I am going to be teaching Math II again next year. The course is some Algebra, some Geometry and some of whatever comes to mind as I go along. The students are a good group, just not mathematically oriented. I do have a major problem when I teach this course, I get bored. And if I am bored then the kids have to be beyond bored. If I start progressing through the book page by page and chapter by chapter then we all go into a vegetative state. High school math textbooks are not designed to teach math, they are designed to force math down the throats of unwilling students and to give the teacher a lazy way of doing it. OK, a bit of an exaggeration but textbooks put me to sleep so they have to kill the kids. I need to start digging up some interesting stuff that will still get some real math taught. I think I am going to approach this two ways, no-tech and high-tech (sort of).

No-tech. Most of my math students have zip for estimating skills, no ability to do simple math in their head, think Satan brought fractions to Man and that using the WAG method to start solving a math problem is a cardinal sin. (Catholic school, we can think things like that.) (What is the WAG method you may ask? I was taught this method in one of my calculus courses many years ago. It has held up to the advancement of technology well. It is still one of my favorite problem solving strategies. So what is it? Well you start with a wild assed guess (WAG) and go from there. Clever huh? What do you want? I have spent the last two days troubleshooting laptops and reimaging computers so I am just a bit giddy and more than a bit brain fried.) So in an effort to address some of these student handicaps (I think they are handicaps) I am going old school. No calculators. There will be tears and protests. I expect picketing. But that is OK, we are not going completely “device” free. I collect slide rules. Yup, we are going really old school. I am going to reintroduce the slide rule to a math class in 2017. Those of you that have used a slide rule remember the lesson when using a slide rule (other than knowing how to work the thing), you have to have an idea what the answer should look like. If multiplying 23 X 562 you have to know the answer is somewhere in the 10,000 to 12,000 range. It is all about place value and being able to do some simple math in your head. Slide rules also lead into addition as multiplication. (Adding exponents.) It should be interesting.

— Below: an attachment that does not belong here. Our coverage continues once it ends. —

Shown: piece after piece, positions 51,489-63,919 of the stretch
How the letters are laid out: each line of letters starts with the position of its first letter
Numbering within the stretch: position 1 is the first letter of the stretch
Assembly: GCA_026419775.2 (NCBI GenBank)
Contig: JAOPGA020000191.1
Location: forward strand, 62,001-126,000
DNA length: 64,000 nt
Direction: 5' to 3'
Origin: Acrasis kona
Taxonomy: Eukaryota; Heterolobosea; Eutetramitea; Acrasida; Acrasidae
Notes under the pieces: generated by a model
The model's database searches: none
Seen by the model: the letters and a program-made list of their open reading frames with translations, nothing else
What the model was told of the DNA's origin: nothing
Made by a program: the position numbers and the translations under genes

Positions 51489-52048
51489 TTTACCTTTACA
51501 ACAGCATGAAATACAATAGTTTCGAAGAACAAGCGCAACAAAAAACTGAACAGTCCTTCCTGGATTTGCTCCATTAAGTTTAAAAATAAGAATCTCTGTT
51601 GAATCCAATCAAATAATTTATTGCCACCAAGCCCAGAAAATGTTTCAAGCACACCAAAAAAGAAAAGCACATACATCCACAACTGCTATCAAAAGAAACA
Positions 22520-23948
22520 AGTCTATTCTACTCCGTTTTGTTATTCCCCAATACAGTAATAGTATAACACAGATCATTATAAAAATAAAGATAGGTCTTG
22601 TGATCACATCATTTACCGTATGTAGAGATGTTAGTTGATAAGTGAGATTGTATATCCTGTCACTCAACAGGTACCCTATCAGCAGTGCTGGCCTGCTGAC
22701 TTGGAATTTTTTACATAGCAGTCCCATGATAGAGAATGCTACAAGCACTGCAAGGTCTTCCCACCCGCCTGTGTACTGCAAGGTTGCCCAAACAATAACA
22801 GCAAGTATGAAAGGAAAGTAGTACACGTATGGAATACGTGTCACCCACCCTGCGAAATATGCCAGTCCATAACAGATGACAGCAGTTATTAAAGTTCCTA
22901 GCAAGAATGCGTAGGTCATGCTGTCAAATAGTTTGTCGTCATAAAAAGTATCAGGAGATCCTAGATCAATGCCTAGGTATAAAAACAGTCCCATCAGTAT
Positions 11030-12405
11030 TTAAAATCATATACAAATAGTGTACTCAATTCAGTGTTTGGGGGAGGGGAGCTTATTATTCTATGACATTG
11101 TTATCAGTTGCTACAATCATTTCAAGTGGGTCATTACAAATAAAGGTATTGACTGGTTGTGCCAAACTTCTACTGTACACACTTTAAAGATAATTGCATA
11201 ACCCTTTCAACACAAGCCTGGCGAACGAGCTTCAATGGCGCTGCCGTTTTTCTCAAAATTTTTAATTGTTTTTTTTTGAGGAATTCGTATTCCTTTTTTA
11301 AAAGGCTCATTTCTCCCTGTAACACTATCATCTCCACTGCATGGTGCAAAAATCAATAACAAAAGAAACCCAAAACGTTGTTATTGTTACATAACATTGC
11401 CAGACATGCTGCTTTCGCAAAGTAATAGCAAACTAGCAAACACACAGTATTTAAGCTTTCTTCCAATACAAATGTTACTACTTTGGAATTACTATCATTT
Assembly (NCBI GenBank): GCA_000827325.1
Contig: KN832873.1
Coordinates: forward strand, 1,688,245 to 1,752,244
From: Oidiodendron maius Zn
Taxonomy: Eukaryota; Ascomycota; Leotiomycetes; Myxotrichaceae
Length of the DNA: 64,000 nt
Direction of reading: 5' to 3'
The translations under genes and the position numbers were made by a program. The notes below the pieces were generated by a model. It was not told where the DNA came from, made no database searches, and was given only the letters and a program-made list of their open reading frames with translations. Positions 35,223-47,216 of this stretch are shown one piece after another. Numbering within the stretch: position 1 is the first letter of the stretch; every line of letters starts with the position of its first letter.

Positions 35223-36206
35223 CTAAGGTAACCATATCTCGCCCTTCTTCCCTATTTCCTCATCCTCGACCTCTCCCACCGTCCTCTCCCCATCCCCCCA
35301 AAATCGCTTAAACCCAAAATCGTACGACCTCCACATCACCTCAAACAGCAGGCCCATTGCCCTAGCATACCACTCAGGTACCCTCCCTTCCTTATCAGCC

High-tech (sort of). I want to do a lot more with Excel. Build some number crunching spreadsheets. I was considering doing some turtle geometry but that may be a bit to tech intensive. Teaching them a language and some geometry might be more than this group can handle. I will have to think about this more. Using tech with student often brings in a level of complication that these kids have problems with. The problem is more often than not a focus issue. Cruising the internet is a lot more interesting than doing a geometry problem on the computer. These are not the kids that get interested in what math can do for them and why it is interesting. These are the kids that find school an inconvenience to their social life. One thing I am going to de-tech is phones. Last time I taught this course I allowed the use of phones as a calculator. Not a good idea. At this age the kids are simply not mature enough to not get distracted by cat videos.

I have to be somewhat careful what I do with these kids. The course is pretty algebra intensive in order to get them ready for a pre-calculus course. The teacher they will get for Math 3 and pre-calc is big into old school hand algebra methods. Me, I am more into WolframAlpha and just solving problems. If I point out to the kids that factoring polynomials by hand can be done on only on a special set of polynomials so do not bother learning how to factor polynomials their Math 3 teacher would not be happy with me. So I cannot abandon this ancient math. Standardized tests seem to like this stuff. I rather like to do this stuff too but then I think Project Euler is a fun website. And I collect slide rules.

July 5, 2017 at 5:23 pm |

I have my dad’s slide rule, though I don’t know how to use it. I showed it to my daughter. She was less than impressed.

WAG is a 4th grader’s go to strategy for the Math Forum problems I give them. What to do with the results of a WAG is good to know, too.